The never-ending conflict around the Białowieża forest has escalated to the level that it may challenge the certification of all state forests in Poland. It involves an injunction issued by the European Court of Justice, eurosceptic Polish authorities ignoring the injunction and very upset environmental groups trying to block the logging.
Białowieża forest is Europe’s largest remnant of primeval forest. Part of it is in Poland and part in Belarus. On the Polish side, 17% of it is protected as Białowieża National Park where all logging is banned; it is listed as a UNESCO World Heritage site and protected as a Natura 2000 site.
The conflict is far from new – it has been going on for centuries. Nature conservationists say they are trying to protect some of the most pristine forest in Europe and accuse the forest authorities of being motivated to ensure a supply of commercial timber from the area. Changes in the political landscape and forest managers have made the conflict wax and wane over the years. However, the current conflict has escalated to a level not seen before.
In spring last year, the Polish Environment Minister (who’s a forester by background) tripled the amount of logging that is allowed in the forest: the government claimed that the logging is needed to control an outbreak of spruce bark beetle, fight the risk of forest fires and make the forest safe to drive through.
UNESCO, EU officials and environmental groups protested the increase in the logging. They allege that the ongoing logging isn’t about controlling pests as it isn’t limited to infested spruce trees, and that bark beetle attacks are a natural phenomenon that do not need human interference. Our own staff have observed that the logging includes healthy trees, trees that used to be infested by bark beetle but are no longer, as well as species other than spruce.
The European Commission took the case to the European Court of Justice, alleging that the logging breaches the EU Habitats Directive and Bird Directive. The European Court of Justice is the highest court in the EU. It ensures that EU law is upheld and has the power to issue multimillion Euro fines and even to stop governments voting in the Council. Decisions of the Court are binding on EU member states, including interim decisions like this one.
On 27 July 2017, the court granted the injunction: they ordered Poland to temporarily cease all logging in Białowieża unless needed on health and safety grounds. The logging stopped for a day but then resumed. Indeed, the Polish government stated that the logging would continue, putting Poland on a collision course with the EU court.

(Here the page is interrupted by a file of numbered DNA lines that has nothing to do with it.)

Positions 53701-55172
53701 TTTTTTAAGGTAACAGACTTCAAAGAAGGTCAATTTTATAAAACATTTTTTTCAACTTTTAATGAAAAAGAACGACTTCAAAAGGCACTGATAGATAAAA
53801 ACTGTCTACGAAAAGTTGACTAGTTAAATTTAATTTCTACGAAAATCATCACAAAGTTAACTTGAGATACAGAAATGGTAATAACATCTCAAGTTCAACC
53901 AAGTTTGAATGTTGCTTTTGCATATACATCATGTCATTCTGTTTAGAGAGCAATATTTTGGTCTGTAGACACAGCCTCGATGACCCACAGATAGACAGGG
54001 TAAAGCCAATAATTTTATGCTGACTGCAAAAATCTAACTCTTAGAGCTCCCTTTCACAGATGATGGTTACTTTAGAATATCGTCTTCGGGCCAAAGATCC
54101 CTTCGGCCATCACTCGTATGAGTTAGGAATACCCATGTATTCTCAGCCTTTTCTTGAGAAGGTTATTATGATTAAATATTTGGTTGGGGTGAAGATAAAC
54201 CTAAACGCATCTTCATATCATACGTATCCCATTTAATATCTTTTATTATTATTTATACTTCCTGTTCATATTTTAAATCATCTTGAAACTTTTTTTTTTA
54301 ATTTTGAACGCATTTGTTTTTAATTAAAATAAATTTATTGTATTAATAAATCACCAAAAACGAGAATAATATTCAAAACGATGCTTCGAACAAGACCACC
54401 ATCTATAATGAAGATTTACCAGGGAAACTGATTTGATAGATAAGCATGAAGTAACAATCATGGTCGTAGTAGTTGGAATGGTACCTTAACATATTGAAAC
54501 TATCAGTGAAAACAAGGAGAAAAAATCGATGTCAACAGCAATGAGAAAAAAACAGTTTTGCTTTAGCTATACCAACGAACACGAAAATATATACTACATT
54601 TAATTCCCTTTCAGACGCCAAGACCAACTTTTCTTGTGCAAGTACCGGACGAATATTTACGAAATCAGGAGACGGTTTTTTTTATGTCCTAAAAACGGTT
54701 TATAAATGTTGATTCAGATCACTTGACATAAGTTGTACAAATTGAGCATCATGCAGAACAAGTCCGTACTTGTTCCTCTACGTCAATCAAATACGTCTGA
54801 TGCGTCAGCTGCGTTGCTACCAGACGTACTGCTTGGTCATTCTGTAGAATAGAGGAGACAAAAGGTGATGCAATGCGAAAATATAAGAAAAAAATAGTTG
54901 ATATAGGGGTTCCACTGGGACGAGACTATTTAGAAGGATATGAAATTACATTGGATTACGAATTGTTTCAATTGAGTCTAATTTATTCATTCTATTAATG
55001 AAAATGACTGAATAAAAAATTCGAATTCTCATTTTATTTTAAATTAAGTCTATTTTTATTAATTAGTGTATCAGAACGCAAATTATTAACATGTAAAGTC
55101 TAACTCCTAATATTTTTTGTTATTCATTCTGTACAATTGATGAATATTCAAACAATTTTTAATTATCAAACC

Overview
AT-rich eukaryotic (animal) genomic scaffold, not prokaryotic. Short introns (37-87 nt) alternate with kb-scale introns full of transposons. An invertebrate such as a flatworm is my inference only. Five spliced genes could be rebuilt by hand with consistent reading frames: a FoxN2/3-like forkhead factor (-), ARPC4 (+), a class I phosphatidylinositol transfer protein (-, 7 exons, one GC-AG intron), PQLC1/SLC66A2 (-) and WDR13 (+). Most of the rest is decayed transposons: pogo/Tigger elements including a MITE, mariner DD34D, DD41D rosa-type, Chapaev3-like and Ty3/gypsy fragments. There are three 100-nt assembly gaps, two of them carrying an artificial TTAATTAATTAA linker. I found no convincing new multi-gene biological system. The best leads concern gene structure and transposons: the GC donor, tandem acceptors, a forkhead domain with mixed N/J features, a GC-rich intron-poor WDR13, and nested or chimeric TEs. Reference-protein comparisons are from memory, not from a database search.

On 20 November 2017, the EU court ordered Poland to stop logging immediately in Białowieża forest and warned Poland that it will face penalties of at least EUR 100,000 per day over illegal Białowieża logging.
Even though the area where the harvesting is taking place is not FSC-certified, the case may have huge implications for the future of FSC certification in state-owned forests in Poland. All FSC-certified operations, including related companies under the same ownership, need to comply with the FSC Policy for Association. This policy determines the organisations that FSC will work with. It includes, among other things, that it will not work with any organisation that is directly or indirectly involved in illegal logging, the trade in illegal wood or forest products, and the destruction of high conservation values. This policy covers cases where the wood is not used for any FSC-certified products.
There seems little doubt that the logging activities violate both of these FSC requirements on legality and high conservation values. As the logging is conducted by the Polish state forest, if FSC were to find there to have been a violation of their policy for association, they may disassociate with the entire state forest operation in Poland, which could have huge implications for the supply of certified material. Poland is an important country for forestry with nearly 7 million ha of certified forest and more than 1,500 Chain of Custody certificates.
There is also a possibility that FSC disassociates from companies sourcing wood from Białowieża, whether or not they are using it as Controlled Wood.
FSC updated its risk guidance for the FSC Controlled Wood system and concluded that wood from the area under dispute cannot be used as FSC Controlled Wood. If certificate holders ignore this guidance, it can be considered as a major violation of the FSC requirements and result in suspension of the certificate holder. Outside of updating the controlled wood risk for the Bialowieza forest area, FSC has not assessed this case against the Policy for Association.
We have informed our FSC clients that source from the region about the risks they run in case they source wood from the area under dispute.
- ClientEarth's article on the EU Court results: https://www.clientearth.org/top-eu-court-polish-authorities-will-fined-least-e100000-day-illegal-logging-continues-bialowieza-forest/
- Interim decision of the European Court of Justice (in Polish), available via https://www.clientearth.org/wp-content/uploads/2017.07.27-C-441-17R-ordonnance-provisoire-PL.pdf
- Client Earth’s view on the injunction https://www.clientearth.org/eu-court-imposes-emergency-ban-logging-bialowieza-forest/
- Polish state-owned logging company’s view on the case (in Polish) http://www.lasy.gov.pl/pl/informacje/puszcza-bialowieska
- Articles in The Guardian on the case https://www.theguardian.com/world/2017/jul/31/poland-continue-logging-biaowieza-forest-despite-eu-court-ban and https://www.theguardian.com/environment/2017/may/23/worst-nightmare-europes-last-primeval-forest-brink-collapse-logging